Meet the Art: Muriel Rukeyser Poetry Wall
As a part of the Value of Sanctuary: Building a House Without Walls, now on view in the Cathedral, we've reinstituted the Muriel Rukeyser Poetry Wall with a printed and digital display as well as online archive. Shirley Paxton Fofang has curated the Wall and responded to her work below.
How did you first learn about the Muriel Rukeyser Poetry Wall? What were your first impressions?
I first learned about the Muriel Rukeyser Poetry Wall as a student at The Cathedral School. One afternoon in middle school, my classmates and I read through selected poetry submissions and wrote letters in response. I wish I could remember the content of the poem I read, but it’s escaped my memory. I became reacquainted with the Poetry Wall about six months ago when I started to sort through the previous years’ submissions for the online archive and the Value of Sanctuary exhibit. One of my favorite poems happened to be among the first submissions I read through, so I had a great first impression from that early poem.
What did you think about when sorting through the submissions?
I’m not sure if I was aware of this as a middle schooler, but almost all of the submissions to the Poetry Wall in the last fifteen or so years have been from incarcerated people. While sorting through the submissions, I thought about the hands that wrote those letters, my sense that each one was a message in a bottle sent out to a program most of the writers had never interacted with in a church most of the writers had never visited. I thought about the trust they had in sending their work, at times very personal work, and felt a responsibility to read each one.
How do you think about the Muriel Rukeyser Poetry Wall in the context of the Value of Sanctuary? And how do you think about it in the context of the Cathedral?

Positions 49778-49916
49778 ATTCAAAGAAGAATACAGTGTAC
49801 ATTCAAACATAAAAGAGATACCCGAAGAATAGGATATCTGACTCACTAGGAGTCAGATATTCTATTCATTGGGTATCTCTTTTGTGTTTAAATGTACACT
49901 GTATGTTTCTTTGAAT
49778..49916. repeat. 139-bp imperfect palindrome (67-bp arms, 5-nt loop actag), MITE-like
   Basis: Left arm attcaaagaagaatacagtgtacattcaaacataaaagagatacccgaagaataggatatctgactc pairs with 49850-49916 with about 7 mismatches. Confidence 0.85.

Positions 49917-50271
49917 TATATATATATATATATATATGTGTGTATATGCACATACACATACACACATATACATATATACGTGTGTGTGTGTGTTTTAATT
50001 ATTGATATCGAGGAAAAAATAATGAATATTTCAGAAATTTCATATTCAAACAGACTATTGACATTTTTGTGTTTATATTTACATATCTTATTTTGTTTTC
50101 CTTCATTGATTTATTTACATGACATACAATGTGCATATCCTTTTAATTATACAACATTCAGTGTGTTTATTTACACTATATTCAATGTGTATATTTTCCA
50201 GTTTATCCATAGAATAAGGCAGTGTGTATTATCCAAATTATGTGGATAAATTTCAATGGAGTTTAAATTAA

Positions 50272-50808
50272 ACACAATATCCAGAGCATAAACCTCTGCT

When I was brought on to work on this project, my wonderful colleagues explained to me the framing of the Value of Sanctuary—“building a house without walls”—and how the prisons that house most of our Poetry Wall’s poets are truly the inverse of that definition of sanctuary. The idea that the act of writing, or meditating, or thinking, can create a place of refuge while incarcerated came up in many of the poems and letters I looked through. That idea really informed my sense of how the Poetry Wall connects to the Value of Sanctuary: when your body isn’t safe or free, how can your mind, your memories, and your imagination create a sense of sanctuary within yourself?
What has been most surprising about working on the Muriel Rukeyser Poetry Wall?
I didn’t know quite what to expect, but I was surprised to find such a wide range of topics in writers’ poems: nature, life while incarcerated, family, childhood memories, love, mourning, devotional themes, and more.
How has working on the project changed how you view poetry?
Working on this project has been a reminder for me that poetry exists outside of published books and classrooms. Whether reading or writing (or both), poetry can be a meaningful part of anybody’s creative and spiritual life.
What is your Sanctuary?
My home is my sanctuary. I like the quote from The Most Rev. Michael Bruce Curry that the Cathedral used in the Value of Sanctuary exhibit: “When love is the way, the earth will be a sanctuary.” So ideally, my home is the whole earth and not just my apartment!